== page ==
The Namesake by Jhumpa Lahiri
On Immunity by Eula Biss
Pieces for the Left Hand by J. Robert Lennon



also at Largehearted Boy:

Support Largehearted Boy

previous Shorties posts (daily news and links from the worlds of music, books, and pop culture)

Atomic Books Comics Preview (the week's best new comics and graphic novels)
Book Notes (authors create playlists for their book)
Librairie Drawn & Quarterly Books of the Week (recommended new books, magazines, and comics)
musician/author interviews
Note Books (musicians discuss literature)
Short Cuts (writers pair a song with their short story or essay)
weekly music release lists
WORD Bookstores Books of the Week (recommended new books)
weekly music release lists


April 26, 2017

Book Notes - Rob Sheffield "Dreaming the Beatles"

Dreaming the Beatles

In the Book Notes series, authors create and discuss a music playlist that relates in some way to their recently published book.

Previous contributors include Bret Easton Ellis, Kate Christensen, Lauren Groff, T.C. Boyle, Dana Spiotta, Amy Bloom, Aimee Bender, Jesmyn Ward, Heidi Julavits, Hari Kunzru, and many others.

Rob Sheffield's Dreaming the Beatles is an insightful and often personal look at why the band's music has endured over the past 50 years.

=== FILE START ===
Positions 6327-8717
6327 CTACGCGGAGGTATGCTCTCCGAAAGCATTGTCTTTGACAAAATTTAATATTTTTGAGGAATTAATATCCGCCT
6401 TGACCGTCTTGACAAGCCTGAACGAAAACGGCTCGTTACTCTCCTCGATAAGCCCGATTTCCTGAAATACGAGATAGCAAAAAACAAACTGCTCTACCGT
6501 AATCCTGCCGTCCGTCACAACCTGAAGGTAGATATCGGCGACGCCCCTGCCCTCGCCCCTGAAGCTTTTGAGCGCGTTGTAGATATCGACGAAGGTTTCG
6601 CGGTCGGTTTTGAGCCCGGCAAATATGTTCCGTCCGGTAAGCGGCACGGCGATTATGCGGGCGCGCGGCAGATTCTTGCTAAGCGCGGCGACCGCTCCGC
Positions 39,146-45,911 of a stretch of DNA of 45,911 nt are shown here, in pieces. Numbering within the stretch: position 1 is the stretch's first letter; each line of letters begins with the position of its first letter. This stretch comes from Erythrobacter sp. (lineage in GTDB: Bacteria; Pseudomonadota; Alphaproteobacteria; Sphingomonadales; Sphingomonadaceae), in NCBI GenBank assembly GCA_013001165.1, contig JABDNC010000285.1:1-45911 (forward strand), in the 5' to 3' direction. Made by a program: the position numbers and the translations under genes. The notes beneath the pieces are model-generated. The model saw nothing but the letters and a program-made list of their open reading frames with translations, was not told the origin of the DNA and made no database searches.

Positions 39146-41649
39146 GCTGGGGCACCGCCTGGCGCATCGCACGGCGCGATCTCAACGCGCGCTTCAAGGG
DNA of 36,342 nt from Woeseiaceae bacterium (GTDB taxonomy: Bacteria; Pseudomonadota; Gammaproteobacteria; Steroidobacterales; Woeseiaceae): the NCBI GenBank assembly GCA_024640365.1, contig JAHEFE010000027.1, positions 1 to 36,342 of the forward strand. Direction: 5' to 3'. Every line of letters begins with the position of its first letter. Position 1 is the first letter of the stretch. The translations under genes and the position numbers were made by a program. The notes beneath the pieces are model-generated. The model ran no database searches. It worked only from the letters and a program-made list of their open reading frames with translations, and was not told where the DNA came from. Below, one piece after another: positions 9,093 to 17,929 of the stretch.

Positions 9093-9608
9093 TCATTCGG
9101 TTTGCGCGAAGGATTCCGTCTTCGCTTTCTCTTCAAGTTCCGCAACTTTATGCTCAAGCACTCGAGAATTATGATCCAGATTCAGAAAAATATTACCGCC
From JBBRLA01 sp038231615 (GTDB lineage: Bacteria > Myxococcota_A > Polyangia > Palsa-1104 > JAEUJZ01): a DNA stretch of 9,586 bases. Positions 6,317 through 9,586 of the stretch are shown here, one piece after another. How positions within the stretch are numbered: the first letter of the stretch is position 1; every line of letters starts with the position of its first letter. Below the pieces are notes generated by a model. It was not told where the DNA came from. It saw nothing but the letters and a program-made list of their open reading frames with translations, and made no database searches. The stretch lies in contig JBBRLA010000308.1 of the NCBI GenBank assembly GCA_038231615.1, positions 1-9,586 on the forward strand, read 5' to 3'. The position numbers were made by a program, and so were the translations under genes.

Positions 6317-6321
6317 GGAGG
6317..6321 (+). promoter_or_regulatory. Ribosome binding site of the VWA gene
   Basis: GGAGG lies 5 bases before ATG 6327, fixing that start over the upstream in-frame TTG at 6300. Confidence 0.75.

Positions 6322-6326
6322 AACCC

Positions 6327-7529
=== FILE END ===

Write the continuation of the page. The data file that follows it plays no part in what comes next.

In his own words, here is Rob Sheffield's Book Notes music playlist for his book Dreaming the Beatles:



The world's romance with the Beatles has been raging for over fifty years now—yet it's stronger than ever. John, Paul, George and Ringo have never been more famous or popular or influential than they are right now, a half-century after they broke up. That's the story I wanted to follow in Dreaming the Beatles: The Love Story of One Band and the Whole World—I wanted to write a book that's not about the Sixties, but about the Beatles now and why they matter in our moment. How did four nowhere boys from Liverpool come up with the greatest songs ever heard? And after they split, how did they just keep getting bigger? These are a few of my favorite songs from the Beatles' long weird saga—the music that makes us all come together.